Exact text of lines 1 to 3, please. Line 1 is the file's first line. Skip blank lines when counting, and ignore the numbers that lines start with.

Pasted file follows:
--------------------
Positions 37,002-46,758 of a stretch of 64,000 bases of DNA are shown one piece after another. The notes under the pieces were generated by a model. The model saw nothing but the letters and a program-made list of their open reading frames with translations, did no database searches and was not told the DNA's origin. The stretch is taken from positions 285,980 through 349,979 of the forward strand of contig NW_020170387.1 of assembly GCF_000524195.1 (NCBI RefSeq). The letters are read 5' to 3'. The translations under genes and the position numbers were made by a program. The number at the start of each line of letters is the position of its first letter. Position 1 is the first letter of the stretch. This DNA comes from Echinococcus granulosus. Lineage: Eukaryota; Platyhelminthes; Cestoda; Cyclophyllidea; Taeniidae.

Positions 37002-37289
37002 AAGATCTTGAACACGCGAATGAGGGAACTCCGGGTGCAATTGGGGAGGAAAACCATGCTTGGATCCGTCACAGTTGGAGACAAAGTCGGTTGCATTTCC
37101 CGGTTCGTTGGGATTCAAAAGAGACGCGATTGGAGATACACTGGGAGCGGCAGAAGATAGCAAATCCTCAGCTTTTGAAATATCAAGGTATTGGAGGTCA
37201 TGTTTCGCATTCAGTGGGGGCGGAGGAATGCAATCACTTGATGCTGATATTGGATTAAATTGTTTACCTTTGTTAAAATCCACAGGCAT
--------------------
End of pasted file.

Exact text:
Positions 37,002-46,758 of a stretch of 64,000 bases of DNA are shown one piece after another. The notes under the pieces were generated by a model. The model saw nothing but the letters and a program-made list of their open reading frames with translations, did no database searches and was not told the DNA's origin. The stretch is taken from positions 285,980 through 349,979 of the forward strand of contig NW_020170387.1 of assembly GCF_000524195.1 (NCBI RefSeq). The letters are read 5' to 3'. The translations under genes and the position numbers were made by a program. The number at the start of each line of letters is the position of its first letter. Position 1 is the first letter of the stretch. This DNA comes from Echinococcus granulosus. Lineage: Eukaryota; Platyhelminthes; Cestoda; Cyclophyllidea; Taeniidae.

Positions 37002-37289
37002 AAGATCTTGAACACGCGAATGAGGGAACTCCGGGTGCAATTGGGGAGGAAAACCATGCTTGGATCCGTCACAGTTGGAGACAAAGTCGGTTGCATTTCC